US Navy Minesweeper Runs Aground on Reef in the Philippines

U.S. Navy

A U.S. Navy minesweeper has run aground on a reef in the Sulu Sea in the Philippines.

The ship remains stuck on the reef. No injuries were reported among the ship's crew of 81 and there were no indications of a fuel leak.

A Navy statement said the USS Guardian (MCM-5) ran aground on the Tubataha Reef at 2:25 a.m. local time while transiting in the Sulu Sea. The reef is located almost 400 miles south of the Philippine capital of Manila.

According to the statement released by the Navy's Seventh Fleet, the Avenger-Class mine countermeasures ship was en route to its next port of call when the grounding occurred in the middle of the Sulu Sea.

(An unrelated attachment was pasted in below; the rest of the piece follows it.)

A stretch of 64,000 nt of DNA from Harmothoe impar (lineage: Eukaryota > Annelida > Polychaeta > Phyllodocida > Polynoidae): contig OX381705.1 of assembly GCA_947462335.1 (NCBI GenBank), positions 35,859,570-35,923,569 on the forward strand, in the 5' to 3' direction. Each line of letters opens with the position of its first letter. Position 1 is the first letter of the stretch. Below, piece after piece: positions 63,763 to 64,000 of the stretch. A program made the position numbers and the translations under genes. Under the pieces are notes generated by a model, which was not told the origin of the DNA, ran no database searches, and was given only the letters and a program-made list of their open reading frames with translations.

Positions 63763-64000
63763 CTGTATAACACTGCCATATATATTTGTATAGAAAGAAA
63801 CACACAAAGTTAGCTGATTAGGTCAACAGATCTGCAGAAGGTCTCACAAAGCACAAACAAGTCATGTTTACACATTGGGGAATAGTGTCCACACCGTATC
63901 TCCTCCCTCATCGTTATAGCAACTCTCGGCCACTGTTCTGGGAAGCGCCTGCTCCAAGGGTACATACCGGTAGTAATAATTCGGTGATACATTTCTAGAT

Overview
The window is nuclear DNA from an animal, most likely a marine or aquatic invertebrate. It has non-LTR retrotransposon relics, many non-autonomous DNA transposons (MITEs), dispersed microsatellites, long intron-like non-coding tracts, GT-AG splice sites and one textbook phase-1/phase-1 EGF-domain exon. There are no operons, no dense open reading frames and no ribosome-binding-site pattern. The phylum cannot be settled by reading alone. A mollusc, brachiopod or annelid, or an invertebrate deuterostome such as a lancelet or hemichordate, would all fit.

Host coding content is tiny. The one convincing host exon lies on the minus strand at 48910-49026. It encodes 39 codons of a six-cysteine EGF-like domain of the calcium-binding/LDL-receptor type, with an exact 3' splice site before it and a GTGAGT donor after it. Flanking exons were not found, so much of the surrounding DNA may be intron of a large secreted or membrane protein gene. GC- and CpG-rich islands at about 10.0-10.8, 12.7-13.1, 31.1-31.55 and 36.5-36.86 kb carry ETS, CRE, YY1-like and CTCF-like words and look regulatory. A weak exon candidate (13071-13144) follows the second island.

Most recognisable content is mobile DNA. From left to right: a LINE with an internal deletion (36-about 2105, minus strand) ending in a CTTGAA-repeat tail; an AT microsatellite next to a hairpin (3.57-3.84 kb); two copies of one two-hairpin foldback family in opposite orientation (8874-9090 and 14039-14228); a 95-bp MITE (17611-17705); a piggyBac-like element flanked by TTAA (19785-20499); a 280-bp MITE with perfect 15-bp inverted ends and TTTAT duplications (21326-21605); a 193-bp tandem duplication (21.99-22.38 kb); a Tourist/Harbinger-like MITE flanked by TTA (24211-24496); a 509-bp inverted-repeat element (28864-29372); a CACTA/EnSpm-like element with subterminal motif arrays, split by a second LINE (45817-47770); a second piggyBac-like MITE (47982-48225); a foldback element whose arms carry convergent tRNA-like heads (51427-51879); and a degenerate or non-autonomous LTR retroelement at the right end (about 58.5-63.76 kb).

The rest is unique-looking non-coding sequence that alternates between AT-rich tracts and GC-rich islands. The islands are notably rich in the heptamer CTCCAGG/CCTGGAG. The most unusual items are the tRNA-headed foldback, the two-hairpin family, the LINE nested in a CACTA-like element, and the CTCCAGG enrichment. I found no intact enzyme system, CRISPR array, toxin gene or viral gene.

"The ship is currently stuck on the reef, approximately 80 miles east-southeast of Palawan Island," said the statement late Wednesday. "The crew is currently working to determine the best method of safely extracting the ship."

A Navy official said the grounding is under investigation. An initial damage assessment did not find any leakage of fuel or oil from the ship.

The ship's crew of 81 included six officers and 75 enlisted sailors.

The USS Guardian is based in Sasebo, Japan.

According to a Navy fact sheet, the Navy's 14 Avenger-Class ships "are designed as mine sweepers/hunter-killers capable of finding, classifying and destroying moored and bottom mines." With hulls made of wood and sheathed in fiberglass, the 224-foot-long vessels "use sonar and video systems, cable cutters and a mine detonating device that can be released and detonated by remote control. They are also capable of conventional sweeping measures."

A number of the vessels have been deployed to the Persian Gulf over the past year to counter any possible Iranian threat to close the Strait of Hormuz with mines.